Albury Osteopath Vaughan Saunders takes a look at why pain it isn’t always musculoskeletal.
Did you know that you don’t always have to strain a muscle or sprain a ligament in order to feel pain? Deep inside your body are the cogs that keep your body ticking over… your organs. We have lots of organs inside us: The heart, lungs, stomach, intestines, liver, gallbladder, and more. Well, did you know that when something goes wrong with these organs, they can also give you pain? To add to this, sometimes that pain is felt in a completely different part of the body than where the organ is located! This can lure you in to thinking that something is wrong with that body part when really there isn’t. Sounds silly right? Let us explain further…
In scientific terms, we are referring to a phenomenon called viscero-somatic pain or a viscero-somatic reflex. ‘Viscero’ refers to ‘organ’ and ‘somatic’ refers to ‘body part’. So, by definition, viscero-somatic pain is pain that comes from an organ that is felt in a specific body part. And for each organ, there is a specific body part or parts that you will generally feel the pain in. It all comes down to how the body is wired in the nervous system. We’ll give you an example to make this a little clearer…
When someone has a heart attack, the classic symptom is chest pain (although not always). However, they will often experience other symptoms such as left-sided neck, jaw, shoulder and arm pain. The reason for this is when the heart muscle becomes devoid of oxygen from a blocked artery, a nerve signal is sent to the spinal cord and up towards the brain to alert the brain that something is wrong. At the same level of the spinal cord where those heart signals enter, there are also other nerves entering that relate directly to the muscles and skin from the neck, jaw, shoulder and arm. The theory is that the brain cannot distinguish where the problem is coming from, due to the close proximity of the nerves in the spinal cord, and therefore you may feel pain in both the chest and in these other areas. It’s pretty crazy right?!
A problem with the liver or gallbladder can give pain symptoms in the abdomen and also in the right shoulder. It’s for the same reason as above, but just a slightly different wiring for that organ.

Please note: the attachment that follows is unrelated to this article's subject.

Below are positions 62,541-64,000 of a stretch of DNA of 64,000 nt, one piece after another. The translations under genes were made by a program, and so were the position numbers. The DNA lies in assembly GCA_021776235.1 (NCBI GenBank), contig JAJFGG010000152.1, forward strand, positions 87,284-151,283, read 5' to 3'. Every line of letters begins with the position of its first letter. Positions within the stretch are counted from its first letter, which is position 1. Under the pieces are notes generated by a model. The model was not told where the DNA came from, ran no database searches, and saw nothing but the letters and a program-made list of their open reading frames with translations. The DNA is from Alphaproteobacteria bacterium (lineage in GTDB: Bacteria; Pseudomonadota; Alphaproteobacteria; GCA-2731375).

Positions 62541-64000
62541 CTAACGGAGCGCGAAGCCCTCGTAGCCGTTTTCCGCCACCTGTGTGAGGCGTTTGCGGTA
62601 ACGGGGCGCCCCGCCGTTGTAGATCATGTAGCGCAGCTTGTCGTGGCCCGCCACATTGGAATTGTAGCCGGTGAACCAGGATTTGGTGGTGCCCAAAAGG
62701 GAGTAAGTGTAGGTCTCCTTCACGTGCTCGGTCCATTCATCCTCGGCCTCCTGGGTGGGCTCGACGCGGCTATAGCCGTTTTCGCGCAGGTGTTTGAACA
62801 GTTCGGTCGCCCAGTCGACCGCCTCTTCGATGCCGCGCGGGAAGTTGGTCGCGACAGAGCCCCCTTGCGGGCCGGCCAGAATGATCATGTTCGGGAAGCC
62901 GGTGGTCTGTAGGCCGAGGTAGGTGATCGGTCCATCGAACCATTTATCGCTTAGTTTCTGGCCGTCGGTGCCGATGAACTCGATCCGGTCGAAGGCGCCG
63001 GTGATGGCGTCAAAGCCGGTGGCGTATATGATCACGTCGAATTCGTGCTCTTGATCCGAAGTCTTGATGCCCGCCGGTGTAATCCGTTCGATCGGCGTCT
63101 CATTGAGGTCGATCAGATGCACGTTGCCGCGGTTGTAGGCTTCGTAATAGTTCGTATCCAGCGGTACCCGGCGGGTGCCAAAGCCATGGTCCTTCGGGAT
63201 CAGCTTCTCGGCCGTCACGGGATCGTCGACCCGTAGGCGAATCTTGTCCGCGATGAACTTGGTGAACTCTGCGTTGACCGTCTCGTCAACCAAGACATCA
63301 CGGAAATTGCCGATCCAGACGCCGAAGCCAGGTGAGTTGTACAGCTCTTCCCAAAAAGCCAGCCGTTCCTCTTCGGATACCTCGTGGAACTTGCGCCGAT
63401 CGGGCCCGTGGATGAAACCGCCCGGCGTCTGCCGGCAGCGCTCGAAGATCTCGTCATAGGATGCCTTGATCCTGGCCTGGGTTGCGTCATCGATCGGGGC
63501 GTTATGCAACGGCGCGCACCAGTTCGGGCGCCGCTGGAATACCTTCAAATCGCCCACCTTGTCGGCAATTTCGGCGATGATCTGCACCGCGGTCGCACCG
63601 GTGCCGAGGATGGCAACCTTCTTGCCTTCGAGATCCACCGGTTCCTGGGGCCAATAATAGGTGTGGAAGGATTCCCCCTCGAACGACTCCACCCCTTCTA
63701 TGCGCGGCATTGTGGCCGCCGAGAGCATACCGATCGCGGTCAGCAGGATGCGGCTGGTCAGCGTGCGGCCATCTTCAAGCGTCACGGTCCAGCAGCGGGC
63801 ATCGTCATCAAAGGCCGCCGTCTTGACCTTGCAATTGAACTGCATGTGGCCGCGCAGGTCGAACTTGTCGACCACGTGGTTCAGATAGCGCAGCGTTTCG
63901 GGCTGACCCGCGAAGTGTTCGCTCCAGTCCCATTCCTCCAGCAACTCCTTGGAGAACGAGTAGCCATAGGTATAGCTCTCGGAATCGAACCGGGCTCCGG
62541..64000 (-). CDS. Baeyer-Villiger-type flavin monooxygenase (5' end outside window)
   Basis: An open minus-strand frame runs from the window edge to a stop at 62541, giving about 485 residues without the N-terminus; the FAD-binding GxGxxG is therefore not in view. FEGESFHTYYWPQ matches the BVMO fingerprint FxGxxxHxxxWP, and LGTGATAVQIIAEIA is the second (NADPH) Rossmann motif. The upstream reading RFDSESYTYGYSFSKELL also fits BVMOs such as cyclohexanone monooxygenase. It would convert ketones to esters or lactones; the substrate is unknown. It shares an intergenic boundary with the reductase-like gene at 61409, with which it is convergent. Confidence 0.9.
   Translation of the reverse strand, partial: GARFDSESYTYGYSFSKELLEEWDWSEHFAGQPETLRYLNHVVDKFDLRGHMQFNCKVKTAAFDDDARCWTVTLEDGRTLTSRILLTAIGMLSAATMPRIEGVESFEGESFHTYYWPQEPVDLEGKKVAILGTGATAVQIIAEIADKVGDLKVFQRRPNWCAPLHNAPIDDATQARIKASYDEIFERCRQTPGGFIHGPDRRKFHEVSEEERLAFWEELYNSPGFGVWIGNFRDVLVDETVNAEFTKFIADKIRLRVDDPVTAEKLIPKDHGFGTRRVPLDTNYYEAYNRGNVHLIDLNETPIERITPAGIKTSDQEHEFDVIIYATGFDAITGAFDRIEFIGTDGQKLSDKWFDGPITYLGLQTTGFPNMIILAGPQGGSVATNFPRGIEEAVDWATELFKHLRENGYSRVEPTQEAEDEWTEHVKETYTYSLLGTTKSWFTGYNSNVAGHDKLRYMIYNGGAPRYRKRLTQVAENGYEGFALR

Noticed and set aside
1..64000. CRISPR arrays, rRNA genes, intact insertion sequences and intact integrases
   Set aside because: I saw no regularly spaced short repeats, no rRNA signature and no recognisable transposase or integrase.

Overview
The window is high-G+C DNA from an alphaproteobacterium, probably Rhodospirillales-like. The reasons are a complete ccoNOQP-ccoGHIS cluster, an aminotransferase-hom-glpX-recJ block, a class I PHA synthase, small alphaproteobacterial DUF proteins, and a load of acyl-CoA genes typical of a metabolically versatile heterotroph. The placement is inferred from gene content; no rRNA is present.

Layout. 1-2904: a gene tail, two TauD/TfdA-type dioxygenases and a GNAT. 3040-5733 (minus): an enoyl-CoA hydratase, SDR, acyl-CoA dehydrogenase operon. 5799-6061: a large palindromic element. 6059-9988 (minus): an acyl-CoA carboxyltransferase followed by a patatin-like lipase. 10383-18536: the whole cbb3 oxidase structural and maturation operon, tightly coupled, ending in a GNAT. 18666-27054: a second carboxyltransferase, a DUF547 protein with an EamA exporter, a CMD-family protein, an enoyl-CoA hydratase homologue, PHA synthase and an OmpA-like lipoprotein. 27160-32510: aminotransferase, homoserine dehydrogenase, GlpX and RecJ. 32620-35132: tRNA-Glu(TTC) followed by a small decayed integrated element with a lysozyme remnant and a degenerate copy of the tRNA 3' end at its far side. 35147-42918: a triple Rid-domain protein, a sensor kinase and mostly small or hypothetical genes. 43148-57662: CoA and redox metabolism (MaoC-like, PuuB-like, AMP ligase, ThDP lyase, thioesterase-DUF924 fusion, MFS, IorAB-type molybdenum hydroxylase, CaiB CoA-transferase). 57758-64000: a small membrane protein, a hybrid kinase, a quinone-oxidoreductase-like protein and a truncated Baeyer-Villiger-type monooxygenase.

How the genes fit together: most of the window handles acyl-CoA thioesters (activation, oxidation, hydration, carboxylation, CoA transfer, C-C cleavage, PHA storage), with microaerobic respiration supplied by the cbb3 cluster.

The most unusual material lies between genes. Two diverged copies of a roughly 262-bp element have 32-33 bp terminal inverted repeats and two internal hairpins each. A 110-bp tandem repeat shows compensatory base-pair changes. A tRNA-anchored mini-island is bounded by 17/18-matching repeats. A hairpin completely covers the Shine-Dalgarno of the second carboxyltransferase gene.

As an Osteo, we will be looking for certain signs and symptoms if we suspect this might be happening with you. These might include:
- Pain that is deep, diffuse and difficult to localise
- Pain that is difficult to reproduce in the clinic room
- Changes in the skin, such as sweating, dryness, redness or changes in sensation
- Changes in the muscles, such as spasm or rigidity
- Pain which is unaffected by activity or rest
We’ll also be very interested in your medical history and will ask you questions to see if you have a history of digestive, breathing or urinary issues (this depends of course on the organ we suspect may be the issue). There may be a few sensitive questions we need to ask, so please do not be offended if we dig deep. It’s all to ensure we get to the root cause of your issue. Some of our treatment may also be aimed at affecting the target organ itself. We’ll be sure to talk you through any treatment techniques before we perform them. Rest assured, if we feel you need to be seen by a GP or specialist, we’ll point you in the right direction to ensure you are in capable hands.
Dr Vaughan Saunders
- Chila, A. 2011. Foundations of Osteopathic Medicine. 3rd ed. Philadelphia: Wolters Kluwer Health/Lippincott Williams & Wilkins
- Sikander, S. and Dickenson, A. 2012. Visceral pain – the ins and outs, the ups and downs. Current Opinion Support Palliative Care. 6 (1). 17-26. Available from: https://www.ncbi.nlm.nih.gov/pmc/articles/PMC3272481/pdf/ukmss-40443.pdf